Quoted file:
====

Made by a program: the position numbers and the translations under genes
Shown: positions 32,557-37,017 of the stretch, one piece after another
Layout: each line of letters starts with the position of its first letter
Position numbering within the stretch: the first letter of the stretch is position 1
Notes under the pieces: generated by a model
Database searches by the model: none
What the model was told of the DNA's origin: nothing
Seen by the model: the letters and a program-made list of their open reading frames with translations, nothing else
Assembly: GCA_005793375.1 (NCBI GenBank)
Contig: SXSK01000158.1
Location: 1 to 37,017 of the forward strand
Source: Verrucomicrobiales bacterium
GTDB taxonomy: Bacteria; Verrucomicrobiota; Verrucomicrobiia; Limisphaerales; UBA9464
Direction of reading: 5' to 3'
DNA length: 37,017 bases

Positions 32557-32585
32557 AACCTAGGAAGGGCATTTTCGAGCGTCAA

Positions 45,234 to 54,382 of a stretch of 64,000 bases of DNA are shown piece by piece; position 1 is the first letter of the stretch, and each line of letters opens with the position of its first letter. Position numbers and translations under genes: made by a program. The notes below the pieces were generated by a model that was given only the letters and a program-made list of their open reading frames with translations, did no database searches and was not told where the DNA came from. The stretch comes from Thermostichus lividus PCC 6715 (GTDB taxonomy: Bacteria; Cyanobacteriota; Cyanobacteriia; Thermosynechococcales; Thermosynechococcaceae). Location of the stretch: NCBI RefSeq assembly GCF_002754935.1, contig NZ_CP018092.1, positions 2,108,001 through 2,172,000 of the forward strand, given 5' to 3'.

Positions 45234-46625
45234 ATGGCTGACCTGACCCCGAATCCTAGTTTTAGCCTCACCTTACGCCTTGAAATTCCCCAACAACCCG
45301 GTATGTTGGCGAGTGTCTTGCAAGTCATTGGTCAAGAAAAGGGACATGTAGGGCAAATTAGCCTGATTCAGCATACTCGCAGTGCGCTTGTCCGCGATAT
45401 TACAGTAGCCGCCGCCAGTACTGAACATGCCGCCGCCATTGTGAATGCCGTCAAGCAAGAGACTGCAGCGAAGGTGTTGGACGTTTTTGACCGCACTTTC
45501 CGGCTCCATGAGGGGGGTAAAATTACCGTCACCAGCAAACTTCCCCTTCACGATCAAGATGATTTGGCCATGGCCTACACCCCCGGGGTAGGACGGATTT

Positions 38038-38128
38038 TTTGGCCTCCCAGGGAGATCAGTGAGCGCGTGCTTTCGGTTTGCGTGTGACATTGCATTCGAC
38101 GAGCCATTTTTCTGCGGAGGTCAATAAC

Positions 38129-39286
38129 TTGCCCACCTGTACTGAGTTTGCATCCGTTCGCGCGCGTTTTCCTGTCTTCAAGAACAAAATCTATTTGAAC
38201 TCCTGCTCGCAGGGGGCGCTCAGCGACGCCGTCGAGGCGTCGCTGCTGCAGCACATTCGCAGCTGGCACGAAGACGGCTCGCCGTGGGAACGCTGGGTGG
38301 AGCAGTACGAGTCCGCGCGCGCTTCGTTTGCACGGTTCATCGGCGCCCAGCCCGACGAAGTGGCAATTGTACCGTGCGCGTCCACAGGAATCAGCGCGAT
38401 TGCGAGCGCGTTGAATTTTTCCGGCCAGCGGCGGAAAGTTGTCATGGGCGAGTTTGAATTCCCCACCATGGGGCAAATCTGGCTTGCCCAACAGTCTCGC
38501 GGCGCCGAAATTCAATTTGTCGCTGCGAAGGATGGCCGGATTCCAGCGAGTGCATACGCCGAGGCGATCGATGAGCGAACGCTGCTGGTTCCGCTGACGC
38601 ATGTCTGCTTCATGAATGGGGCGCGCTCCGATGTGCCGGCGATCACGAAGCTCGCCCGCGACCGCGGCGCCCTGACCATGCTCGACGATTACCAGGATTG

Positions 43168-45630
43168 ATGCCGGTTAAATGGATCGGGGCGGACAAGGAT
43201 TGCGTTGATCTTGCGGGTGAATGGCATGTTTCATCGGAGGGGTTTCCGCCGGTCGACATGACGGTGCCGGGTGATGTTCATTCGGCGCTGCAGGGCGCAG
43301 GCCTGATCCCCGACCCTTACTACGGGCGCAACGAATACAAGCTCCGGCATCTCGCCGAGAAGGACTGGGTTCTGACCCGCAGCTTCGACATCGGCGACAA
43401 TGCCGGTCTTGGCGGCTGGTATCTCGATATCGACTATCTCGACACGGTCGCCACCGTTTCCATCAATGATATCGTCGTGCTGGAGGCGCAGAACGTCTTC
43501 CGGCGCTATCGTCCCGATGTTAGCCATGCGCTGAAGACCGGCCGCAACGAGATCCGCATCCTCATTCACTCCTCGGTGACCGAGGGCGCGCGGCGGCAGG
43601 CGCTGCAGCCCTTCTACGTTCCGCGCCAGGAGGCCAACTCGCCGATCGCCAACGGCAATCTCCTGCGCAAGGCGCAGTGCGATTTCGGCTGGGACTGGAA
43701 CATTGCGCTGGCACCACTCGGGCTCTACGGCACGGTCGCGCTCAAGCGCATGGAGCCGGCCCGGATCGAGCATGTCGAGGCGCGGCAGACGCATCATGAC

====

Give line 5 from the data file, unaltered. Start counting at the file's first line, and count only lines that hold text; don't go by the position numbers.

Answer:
Notes under the pieces: generated by a model